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    Can you start your own thread please with photos of your tortoises. I'm interested in your points of view regarding tortoises. If you start a thread, hopefully can show you how to load photos.
  7. Marianna

    Marianna Member

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    Ok as I said, I am a nitwit. Will first try to find out how to start a thread other then the introduction one a couple of months ago. Hopefully you can teach me how to upload photos. I do have a smartphone with pictures taken last year
  8. Reptilian Feline

    Reptilian Feline Active Member

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    After I found out about how important humidity is to especially tiny torts nomatter where they come from, I've started to notice it in other areas as well. Tarantulas and scorpions from desert areas will die when slings and scorplings if they are not provided with some water, and sometimes more than a little at that. Some adults might come from dry climats, but depending on how they live, they might prefer more humidity that you might think.

    It's one thing to look at weather reports and so on, but most places have hidden spots with higher humidity... just turn a rock over and look at all the fun things hiding in the moister spots.
    Anyfoot likes this.
  9. Marianna

    Marianna Member

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    Apparently I suddenly have my own thread now. Thanks to anyone who did this for me, although I have been writing and have experience about my marginated tortoises only.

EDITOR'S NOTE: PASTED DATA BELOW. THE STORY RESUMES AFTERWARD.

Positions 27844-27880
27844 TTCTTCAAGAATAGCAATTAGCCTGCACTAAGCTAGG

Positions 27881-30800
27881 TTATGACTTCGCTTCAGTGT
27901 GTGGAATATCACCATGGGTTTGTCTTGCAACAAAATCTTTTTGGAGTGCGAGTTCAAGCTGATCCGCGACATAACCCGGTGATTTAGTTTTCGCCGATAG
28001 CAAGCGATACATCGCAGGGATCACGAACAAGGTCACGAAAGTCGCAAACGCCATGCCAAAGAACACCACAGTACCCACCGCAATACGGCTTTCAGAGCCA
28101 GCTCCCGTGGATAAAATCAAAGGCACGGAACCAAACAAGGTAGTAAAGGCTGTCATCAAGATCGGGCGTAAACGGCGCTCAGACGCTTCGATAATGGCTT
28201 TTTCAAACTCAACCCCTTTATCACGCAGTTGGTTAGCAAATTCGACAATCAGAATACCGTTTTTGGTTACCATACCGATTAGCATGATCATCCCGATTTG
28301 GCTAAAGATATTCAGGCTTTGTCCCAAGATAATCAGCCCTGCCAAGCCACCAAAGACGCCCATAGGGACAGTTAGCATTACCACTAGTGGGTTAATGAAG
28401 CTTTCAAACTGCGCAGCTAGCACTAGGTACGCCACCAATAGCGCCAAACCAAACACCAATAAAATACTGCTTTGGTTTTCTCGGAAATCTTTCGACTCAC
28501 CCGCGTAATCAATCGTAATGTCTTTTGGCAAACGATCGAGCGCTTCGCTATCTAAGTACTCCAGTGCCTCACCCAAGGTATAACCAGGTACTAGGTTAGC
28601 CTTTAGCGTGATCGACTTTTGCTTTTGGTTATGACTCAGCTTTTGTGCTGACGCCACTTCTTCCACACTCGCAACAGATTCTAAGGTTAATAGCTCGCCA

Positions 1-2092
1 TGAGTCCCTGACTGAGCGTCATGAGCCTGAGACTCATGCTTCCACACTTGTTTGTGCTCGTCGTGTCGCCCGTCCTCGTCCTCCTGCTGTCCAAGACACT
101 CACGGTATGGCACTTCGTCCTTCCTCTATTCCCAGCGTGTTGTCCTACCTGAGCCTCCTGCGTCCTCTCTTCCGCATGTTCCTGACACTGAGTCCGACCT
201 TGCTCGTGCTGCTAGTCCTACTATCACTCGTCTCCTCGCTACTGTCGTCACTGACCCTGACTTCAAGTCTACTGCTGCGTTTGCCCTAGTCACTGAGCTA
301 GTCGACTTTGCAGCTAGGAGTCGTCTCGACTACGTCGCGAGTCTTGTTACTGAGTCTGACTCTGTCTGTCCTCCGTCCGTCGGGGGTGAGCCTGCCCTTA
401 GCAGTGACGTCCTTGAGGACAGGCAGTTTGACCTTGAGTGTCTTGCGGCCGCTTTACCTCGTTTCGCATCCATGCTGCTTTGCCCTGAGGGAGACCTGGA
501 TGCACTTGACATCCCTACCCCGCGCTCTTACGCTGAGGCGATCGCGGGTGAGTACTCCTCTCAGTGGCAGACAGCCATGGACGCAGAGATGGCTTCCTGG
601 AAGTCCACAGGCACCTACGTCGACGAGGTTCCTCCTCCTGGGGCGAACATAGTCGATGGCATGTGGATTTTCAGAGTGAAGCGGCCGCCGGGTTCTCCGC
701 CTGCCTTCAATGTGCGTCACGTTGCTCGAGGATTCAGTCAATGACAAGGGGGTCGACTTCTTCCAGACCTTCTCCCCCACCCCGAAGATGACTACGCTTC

I agree with you Reptilian Feline about hidden spots with higher humidity. In the summer I always find snais and small scorpionsl under rocks and probably my tortoises too. Also the trees and shrubs take care of some condensation during the nights. Maybe that is why my tortoises are not interested in water at all. Actually when I put them in their bowl they don't know how quickly to get out of there!
    Anyfoot likes this.
  10. Anyfoot

    Anyfoot Well-Known Member

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    When ever I go to a Greek island it's during summer months for our holidays, so I don't know what the rest of the year is like. Obviously there is rain because of the greenery. But even when it's 35/40c and dry during the day in summer, soon as the sun sets, humidity raises extremely.